£21,000 worth of designer dresses donated to charity shop

(from left) Balma Martinez, Henry Butterfield, Alice Greenhill, Caroline McConnachie, David Cameron and Monika Krumina at Dundee's Shelter Scotland shop
(from left) Balma Martinez, Henry Butterfield, Alice Greenhill, Caroline McConnachie, David Cameron and Monika Krumina at Dundee’s Shelter Scotland shop

A homelessness charity says it is still “in shock” after receiving a donation of ball gowns and prom dresses worth over £21,000.

Shelter Scotland’s Dundee shop was gifted around 60 designer dresses – all with their original price tags still attached, showing they’re worth up to £295 each.

The items are now up for sale in the charity’s Perth Road shop for £30 each - a fraction of their original price. The total value of the donation is estimated to be around £21,300.

Knitwear, skirts, jackets and trousers were also donated with original price tags showing they are worth up to £145 each.

For every item sold, Shelter Scotland says it can help three people through its free national helpline. If every item is sold for £30, the charity has the potential to help over 250 families and individuals facing homelessness or bad housing.

Karen Kelbie, who has managed the Dundee Shelter Scotland shop for 20 years, said: “In my 20 years of managing the shop, I’ve never seen anything like it. We’re all still in shock.

“The dresses are just beautiful and perfect for anyone who has a formal occasion coming up – a wedding, a school prom or graduation ball.

“What could be better than dancing the night away in a beautiful dress, knowing you’ve just helped a vulnerable homeless person or a family living in poor quality housing?

“We are so grateful for this donation and it will make a big difference to Shelter Scotland’s work. The shop volunteers have worked tirelessly to get all of the gowns ready for sale and we excitedly look forward to welcoming people through the doors.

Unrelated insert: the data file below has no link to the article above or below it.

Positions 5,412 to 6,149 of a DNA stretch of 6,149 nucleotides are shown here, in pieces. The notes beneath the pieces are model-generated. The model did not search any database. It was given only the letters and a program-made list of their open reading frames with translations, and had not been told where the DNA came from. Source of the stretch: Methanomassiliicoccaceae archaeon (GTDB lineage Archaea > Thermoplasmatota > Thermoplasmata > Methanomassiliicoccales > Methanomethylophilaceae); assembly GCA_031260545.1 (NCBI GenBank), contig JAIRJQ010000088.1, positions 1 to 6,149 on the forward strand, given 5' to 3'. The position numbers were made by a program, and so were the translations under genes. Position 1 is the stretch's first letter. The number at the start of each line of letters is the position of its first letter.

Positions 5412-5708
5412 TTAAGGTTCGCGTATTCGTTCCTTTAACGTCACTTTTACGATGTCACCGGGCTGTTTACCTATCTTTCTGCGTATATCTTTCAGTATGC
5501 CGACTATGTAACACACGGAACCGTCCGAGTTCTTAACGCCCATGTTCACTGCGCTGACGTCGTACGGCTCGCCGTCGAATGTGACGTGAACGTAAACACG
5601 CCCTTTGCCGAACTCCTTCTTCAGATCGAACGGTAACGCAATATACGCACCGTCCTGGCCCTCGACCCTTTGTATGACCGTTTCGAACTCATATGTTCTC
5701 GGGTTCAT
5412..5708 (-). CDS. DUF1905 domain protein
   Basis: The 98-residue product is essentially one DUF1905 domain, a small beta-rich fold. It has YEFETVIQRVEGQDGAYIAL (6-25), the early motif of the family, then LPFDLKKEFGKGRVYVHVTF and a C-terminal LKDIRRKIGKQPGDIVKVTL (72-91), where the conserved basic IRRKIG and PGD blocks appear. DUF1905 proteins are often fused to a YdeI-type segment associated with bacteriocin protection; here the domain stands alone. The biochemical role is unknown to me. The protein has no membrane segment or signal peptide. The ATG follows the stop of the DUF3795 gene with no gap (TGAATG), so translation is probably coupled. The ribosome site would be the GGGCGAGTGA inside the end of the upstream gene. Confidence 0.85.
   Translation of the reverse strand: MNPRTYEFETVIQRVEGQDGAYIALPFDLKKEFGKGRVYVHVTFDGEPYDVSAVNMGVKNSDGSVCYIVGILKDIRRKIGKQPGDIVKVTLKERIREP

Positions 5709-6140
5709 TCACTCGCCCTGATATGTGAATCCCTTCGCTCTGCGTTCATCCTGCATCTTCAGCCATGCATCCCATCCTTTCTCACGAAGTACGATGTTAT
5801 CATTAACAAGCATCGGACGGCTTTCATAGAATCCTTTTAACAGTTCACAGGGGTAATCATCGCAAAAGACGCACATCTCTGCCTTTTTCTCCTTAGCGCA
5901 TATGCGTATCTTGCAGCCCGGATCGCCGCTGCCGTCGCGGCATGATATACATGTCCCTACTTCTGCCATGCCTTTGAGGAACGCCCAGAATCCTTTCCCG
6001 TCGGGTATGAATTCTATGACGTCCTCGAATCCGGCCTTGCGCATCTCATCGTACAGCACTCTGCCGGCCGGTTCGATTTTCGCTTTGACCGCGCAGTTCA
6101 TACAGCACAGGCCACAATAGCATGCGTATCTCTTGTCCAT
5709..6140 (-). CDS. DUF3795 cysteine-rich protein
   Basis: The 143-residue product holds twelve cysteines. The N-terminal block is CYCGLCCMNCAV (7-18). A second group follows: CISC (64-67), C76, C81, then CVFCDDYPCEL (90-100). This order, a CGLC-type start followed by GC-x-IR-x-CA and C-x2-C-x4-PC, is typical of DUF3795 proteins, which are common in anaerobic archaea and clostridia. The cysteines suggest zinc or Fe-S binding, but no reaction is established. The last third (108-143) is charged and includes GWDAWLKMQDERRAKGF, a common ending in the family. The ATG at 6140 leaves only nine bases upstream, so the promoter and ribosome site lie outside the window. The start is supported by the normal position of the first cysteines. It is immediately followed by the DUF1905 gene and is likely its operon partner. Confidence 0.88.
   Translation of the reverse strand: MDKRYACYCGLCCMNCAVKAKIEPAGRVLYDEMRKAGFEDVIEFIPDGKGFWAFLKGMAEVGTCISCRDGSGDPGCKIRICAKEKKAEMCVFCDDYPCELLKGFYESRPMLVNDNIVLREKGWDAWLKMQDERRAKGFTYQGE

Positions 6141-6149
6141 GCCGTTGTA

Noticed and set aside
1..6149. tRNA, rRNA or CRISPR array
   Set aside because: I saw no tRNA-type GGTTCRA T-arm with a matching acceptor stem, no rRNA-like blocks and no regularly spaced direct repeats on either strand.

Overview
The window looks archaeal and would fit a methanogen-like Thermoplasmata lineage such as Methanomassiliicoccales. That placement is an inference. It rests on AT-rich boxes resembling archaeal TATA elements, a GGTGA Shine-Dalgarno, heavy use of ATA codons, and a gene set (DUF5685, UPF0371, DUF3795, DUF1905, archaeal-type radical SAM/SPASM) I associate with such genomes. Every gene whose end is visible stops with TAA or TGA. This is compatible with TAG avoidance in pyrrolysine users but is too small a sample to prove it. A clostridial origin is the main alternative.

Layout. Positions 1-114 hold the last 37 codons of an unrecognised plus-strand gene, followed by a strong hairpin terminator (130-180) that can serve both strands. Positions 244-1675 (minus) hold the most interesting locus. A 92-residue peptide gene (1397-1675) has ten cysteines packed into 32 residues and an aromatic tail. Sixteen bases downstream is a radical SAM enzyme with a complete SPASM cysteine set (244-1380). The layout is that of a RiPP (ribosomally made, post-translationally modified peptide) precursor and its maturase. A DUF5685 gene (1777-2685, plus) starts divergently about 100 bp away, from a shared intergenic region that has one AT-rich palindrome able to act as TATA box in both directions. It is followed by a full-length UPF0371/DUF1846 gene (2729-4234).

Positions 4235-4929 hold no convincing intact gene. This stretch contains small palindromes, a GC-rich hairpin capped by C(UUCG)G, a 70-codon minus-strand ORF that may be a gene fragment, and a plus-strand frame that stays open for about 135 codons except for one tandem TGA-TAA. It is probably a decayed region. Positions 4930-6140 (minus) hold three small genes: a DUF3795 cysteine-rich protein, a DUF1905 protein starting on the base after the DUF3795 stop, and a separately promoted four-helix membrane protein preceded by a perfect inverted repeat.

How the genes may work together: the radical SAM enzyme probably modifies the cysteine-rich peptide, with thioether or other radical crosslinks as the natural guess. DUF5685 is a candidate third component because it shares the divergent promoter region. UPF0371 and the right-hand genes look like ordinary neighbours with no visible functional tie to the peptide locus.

“Whatever the occasion, there’s a dress and size for everyone.”

Customers Henry Butterfield and Balma Martinez model the donations
Customers Henry Butterfield and Balma Martinez model the donations

The donation was made by Prego Boutique in Broughty Ferry. Owner Liza Sinclair said that she chose to donate the items after hearing about Shelter Scotland’s work.

Liza Sinclair said: “Many of our staff and customers live very fortunate lives where we don’t have to think about where we’re going to sleep each night or if we’re going to lose the roof over our heads altogether.

“After hearing about the vital work of Shelter Scotland I was moved to do whatever I could to help those in need and a donation of some of our beautiful dresses to the Dundee shop made perfect sense.

“If by doing our little bit we can make a difference to even one person, then it’ll all be worth it.”

Graeme Brown, director of Shelter Scotland, said: “We are humbled that Liza and everyone at Prego Boutique thought of Shelter Scotland when making this generous donation.

“Every penny raised from the sales will go towards our fight to end homelessness and ensure that everyone has a safe, secure and affordable place to call home.

“While this donation will go a long way to make a difference to families and individuals facing housing crisis, our shops are always in desperate need of donations to help raise funds. The people of Scotland have shown their support for us time and again and we’re urging them to continue to back us as we work to help more people who are facing the human tragedy of homelessness.

“Today in Scotland 150,000 households are on waiting lists for a home and over 35,000 people made homelessness applications in the last year alone. Your donations don’t have to have a designer label to make a difference; whether they’re as good as new or have seen better days - all donations are welcome.

“It costs just £10 for one of our expert advisors to help a family or individual at risk of losing their home – we can raise that money by selling an unwanted dress or pair of shoes.”

Last year Shelter Scotland’s Aberdeen shop was astounded when it received a mystery donation of designer goods worth £5,000. The charity shop sold out of the designer label attire within 24 hours.

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